Understanding and Avoiding Vehicle Rollovers
In April, a 23-year-old Hastings woman was critically injured when the Toyota 4Runner she was driving rolled several times on southbound Florida 207. Also in April, a 24-year-old Tampa man lost control of his Ford Explorer that rolled on I-75 and came to rest on its top. The young man died at the scene.
Both of these accidents involved single, high-profile light utility vehicles. Each accident caused severe injury or death. The National Highway Traffic Safety Administration (NHTSA) reports more than 10,000 people per year are killed in rollover crashes, accounting for 33 percent of all passenger car fatalities.
If you drive a high profile vehicle — or even if you do not — knowing some basic facts about these types of accidents may reduce your chance for a rollover accident or save your life if one occurs. Consider these points:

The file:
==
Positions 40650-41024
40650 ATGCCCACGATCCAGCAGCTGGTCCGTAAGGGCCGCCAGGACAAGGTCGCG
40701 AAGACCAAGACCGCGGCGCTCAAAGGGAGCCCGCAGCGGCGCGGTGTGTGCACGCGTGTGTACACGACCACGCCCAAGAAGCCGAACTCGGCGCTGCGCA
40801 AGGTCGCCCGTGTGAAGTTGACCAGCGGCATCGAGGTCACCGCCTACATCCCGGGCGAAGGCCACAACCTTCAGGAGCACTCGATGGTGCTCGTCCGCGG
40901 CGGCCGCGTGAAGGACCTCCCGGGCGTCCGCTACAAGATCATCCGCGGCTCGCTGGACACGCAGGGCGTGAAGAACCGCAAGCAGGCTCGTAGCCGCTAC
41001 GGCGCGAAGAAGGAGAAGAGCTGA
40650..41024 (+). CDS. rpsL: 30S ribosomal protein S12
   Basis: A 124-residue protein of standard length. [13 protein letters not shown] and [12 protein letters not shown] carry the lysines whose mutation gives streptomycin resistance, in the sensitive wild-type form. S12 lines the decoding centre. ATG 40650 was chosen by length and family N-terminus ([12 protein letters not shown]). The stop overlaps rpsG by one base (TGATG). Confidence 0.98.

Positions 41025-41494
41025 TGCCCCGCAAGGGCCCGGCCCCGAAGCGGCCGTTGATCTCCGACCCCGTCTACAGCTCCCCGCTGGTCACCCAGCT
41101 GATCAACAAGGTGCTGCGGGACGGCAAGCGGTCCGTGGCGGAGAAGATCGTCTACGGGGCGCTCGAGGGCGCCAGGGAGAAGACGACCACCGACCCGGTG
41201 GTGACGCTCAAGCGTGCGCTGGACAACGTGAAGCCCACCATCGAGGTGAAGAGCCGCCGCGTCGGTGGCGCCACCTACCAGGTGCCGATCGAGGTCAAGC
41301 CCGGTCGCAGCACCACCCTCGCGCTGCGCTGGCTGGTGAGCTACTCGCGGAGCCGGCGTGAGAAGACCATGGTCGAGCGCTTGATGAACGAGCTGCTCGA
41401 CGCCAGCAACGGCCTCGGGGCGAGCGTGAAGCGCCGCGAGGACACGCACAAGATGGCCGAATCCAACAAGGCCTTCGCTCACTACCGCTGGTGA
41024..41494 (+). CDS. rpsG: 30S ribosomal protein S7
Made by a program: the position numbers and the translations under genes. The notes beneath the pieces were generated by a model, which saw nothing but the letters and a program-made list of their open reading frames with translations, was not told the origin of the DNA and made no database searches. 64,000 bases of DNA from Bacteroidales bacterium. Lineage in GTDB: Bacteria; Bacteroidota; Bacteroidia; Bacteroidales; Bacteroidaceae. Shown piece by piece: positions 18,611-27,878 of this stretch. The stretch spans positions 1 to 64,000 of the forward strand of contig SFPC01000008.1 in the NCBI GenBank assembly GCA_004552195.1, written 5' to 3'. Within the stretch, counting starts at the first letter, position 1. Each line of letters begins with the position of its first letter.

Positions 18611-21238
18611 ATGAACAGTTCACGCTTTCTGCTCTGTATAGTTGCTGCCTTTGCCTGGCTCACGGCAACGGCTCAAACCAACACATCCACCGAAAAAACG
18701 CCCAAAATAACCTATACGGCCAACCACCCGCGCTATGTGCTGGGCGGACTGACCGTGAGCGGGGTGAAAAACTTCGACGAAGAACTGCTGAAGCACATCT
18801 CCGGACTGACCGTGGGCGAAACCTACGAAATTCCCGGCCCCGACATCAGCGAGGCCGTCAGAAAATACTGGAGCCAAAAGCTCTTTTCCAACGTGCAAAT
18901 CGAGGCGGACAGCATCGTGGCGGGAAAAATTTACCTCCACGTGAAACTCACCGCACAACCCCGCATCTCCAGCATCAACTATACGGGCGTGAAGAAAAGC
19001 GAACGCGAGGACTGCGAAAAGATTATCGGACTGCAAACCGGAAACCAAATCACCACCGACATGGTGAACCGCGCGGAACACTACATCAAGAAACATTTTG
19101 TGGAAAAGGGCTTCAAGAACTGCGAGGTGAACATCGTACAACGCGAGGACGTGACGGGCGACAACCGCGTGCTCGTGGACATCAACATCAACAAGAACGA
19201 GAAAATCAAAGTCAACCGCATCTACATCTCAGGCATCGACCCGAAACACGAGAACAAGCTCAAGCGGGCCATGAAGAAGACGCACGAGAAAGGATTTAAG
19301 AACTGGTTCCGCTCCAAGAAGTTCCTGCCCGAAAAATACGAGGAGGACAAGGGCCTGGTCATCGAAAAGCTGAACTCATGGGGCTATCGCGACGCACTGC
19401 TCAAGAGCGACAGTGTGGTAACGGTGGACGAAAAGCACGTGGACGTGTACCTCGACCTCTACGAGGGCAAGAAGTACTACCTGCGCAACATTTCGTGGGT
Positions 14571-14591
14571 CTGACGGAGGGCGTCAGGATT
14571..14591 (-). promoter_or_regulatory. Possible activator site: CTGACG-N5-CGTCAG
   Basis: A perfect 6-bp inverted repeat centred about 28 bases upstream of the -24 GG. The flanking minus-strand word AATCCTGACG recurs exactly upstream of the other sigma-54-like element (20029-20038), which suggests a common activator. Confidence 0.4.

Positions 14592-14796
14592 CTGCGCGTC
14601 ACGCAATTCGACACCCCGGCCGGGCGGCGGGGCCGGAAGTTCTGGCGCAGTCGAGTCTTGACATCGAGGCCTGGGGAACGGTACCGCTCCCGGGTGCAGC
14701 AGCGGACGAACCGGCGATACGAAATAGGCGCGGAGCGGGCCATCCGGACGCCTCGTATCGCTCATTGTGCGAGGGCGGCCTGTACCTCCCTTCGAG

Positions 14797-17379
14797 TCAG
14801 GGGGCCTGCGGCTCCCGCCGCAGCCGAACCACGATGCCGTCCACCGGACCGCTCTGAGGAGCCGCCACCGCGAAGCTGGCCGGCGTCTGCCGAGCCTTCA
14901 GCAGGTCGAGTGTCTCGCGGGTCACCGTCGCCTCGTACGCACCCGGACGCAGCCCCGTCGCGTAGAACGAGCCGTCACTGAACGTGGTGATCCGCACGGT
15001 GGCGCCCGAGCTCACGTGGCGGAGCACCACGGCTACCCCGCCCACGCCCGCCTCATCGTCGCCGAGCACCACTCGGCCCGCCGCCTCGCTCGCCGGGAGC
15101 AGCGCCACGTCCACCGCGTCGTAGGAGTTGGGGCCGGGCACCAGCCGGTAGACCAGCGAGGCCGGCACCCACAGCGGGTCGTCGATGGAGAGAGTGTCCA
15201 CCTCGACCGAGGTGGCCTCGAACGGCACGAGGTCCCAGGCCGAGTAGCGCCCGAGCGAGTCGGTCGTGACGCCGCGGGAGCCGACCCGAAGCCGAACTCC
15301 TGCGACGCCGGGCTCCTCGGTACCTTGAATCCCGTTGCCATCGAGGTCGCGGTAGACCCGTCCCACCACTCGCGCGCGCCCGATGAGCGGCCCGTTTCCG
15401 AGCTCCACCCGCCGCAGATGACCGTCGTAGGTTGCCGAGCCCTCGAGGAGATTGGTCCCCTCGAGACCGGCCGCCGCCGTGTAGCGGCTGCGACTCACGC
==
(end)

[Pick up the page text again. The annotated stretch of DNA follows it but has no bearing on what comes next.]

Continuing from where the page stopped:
- There are two types of rollovers, tripped and untripped. Accounting for about 95 percent of all rollover accidents, a tripped rollover is an accident caused when your car strays off the roadbed onto the shoulder, into a guardrail or onto a slope. Much less common, untripped rollovers usually occur at higher speeds and result from a sudden correction, or a series of correction maneuvers.
- Tires and cargo contribute to rollovers. When replacing tires on a sports utility vehicle (SUV), purchase tires similar to the original equipment. Tires that grip too much or too little contribute to rollovers. Unevenly loaded cargo, or weighty cargo on the roof of the vehicle shifts the center of gravity of an SUV. Keep cargo low, toward the middle of the vehicle and spread it out.
- Excessive speed and impairment by alcohol or drugs are leading factors in rollover fatalities.
Single car accidents account for 85 percent of all rollover accidents. Keep your car and tires maintained, follow the rules of the road and never drive impaired by alcohol, drugs or fatigue.
Accidents happen. If one happens to you, seek experienced legal counsel.